| 2019-06-20 | Hits:
(Chinese Social Sciences Today)

This character has two tones. When pronounced as fú, it refers to clothes as a noun or taking medicine as a verb. It refers to a Chinese unit of traditional Chinese medicine when pronounced as fù.


hú fú qí shè

Hu refers to ancient nomads in northern China and fu is clothes. Qi refers to riding a horse while she refers to shooting arrows. This idiom literally means the wearing of the Hu-styled attire and shooting from horseback.

This idiom is derived from a reform conducted by King Wuling of Zhao (c. 340–295 BCE), who reigned in the state of Zhao during the Warring States Period. During the early years of his reign, Zhao was constantly harassed by nomadic tribes. The powerful fighting capability of nomadic soldiers on horseback attracted King Wuling’s attention, inspiring his reform in 307 BCE. Before the reform, Zhao commanders riding on horseback still wore long robes and court garments with wide, loose sleeves, which were difficult to move around in during battles. King Wuling ordered all commanders to adopt the Hu-styled clothing that featured short coats with narrow sleeves, which were more suitable for fighting on horseback. He also established a cavalry division in the army and trained them in the ways of cavalry charges as well as in horse archery. King Wuling himself also wore Hu dress in court and encouraged others to follow suit.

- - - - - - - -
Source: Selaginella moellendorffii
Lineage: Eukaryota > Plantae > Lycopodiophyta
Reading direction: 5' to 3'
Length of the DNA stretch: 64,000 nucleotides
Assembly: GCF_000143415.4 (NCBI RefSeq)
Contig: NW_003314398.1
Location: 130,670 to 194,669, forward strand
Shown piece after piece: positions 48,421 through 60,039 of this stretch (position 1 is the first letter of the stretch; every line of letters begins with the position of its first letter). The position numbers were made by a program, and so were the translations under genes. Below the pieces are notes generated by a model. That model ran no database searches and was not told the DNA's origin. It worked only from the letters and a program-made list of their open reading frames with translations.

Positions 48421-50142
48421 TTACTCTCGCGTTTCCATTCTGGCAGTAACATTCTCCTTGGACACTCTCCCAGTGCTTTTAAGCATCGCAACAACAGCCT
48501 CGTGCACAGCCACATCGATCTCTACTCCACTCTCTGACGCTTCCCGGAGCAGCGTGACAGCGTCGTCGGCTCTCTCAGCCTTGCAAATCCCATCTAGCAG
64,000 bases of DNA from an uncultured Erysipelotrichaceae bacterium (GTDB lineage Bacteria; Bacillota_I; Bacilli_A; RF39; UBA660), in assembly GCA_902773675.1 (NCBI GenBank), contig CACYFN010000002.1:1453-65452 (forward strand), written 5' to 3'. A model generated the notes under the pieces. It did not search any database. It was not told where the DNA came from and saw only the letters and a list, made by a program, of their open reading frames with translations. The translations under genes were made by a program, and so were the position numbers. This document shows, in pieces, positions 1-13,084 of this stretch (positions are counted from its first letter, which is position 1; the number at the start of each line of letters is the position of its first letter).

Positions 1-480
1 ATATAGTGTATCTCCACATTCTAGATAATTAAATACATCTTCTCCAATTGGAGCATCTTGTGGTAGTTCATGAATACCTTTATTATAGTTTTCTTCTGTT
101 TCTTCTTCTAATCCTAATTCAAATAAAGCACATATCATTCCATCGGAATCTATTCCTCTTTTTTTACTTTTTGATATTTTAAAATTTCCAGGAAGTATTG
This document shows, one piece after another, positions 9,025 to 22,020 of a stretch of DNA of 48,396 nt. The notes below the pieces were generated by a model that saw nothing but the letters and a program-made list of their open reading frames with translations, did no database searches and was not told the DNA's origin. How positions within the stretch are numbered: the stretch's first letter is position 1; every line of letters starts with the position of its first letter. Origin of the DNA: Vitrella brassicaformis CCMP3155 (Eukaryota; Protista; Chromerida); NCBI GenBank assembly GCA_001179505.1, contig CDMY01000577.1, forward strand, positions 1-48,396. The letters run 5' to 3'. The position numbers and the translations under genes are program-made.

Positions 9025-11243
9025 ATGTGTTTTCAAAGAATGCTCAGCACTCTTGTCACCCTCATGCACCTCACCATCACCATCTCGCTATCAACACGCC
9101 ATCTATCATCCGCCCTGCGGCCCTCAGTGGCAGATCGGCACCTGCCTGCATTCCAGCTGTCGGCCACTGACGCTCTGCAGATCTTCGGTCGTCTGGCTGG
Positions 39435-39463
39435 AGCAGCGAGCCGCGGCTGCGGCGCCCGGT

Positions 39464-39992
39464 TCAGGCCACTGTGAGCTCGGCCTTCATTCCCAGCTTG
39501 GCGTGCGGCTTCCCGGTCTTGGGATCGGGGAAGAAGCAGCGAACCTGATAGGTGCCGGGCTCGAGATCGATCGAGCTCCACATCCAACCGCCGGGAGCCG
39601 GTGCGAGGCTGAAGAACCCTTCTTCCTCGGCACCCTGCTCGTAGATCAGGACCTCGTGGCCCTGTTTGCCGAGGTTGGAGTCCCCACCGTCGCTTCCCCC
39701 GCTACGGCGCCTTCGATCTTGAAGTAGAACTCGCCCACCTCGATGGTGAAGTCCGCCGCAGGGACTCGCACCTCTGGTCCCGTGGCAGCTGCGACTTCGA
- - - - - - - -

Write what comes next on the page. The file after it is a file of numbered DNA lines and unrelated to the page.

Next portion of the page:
The reform of “wearing the Hu-styled attire and shooting from horseback” was more of a military improvement. It played an important role in soothing the conflict between the two major powers within the state, the Han civilization and the nomadic civilization. Zhao was characterized by the deep fusion of culture between the Han Chinese and nomads through large-scale mixed marriages and forms of communication. Conflicts between these two civilizations had severely affected the social and political development of the state. Therefore, King Wuling wanted to reduce domestic divisions and conflicts through the reform.

As a result, King Wuling’s reforms greatly improved the fighting capability of the Zhao military. The Zhao army launched several successful expeditions into the territories of the Hu people in the north.


edited by REN GUANHONG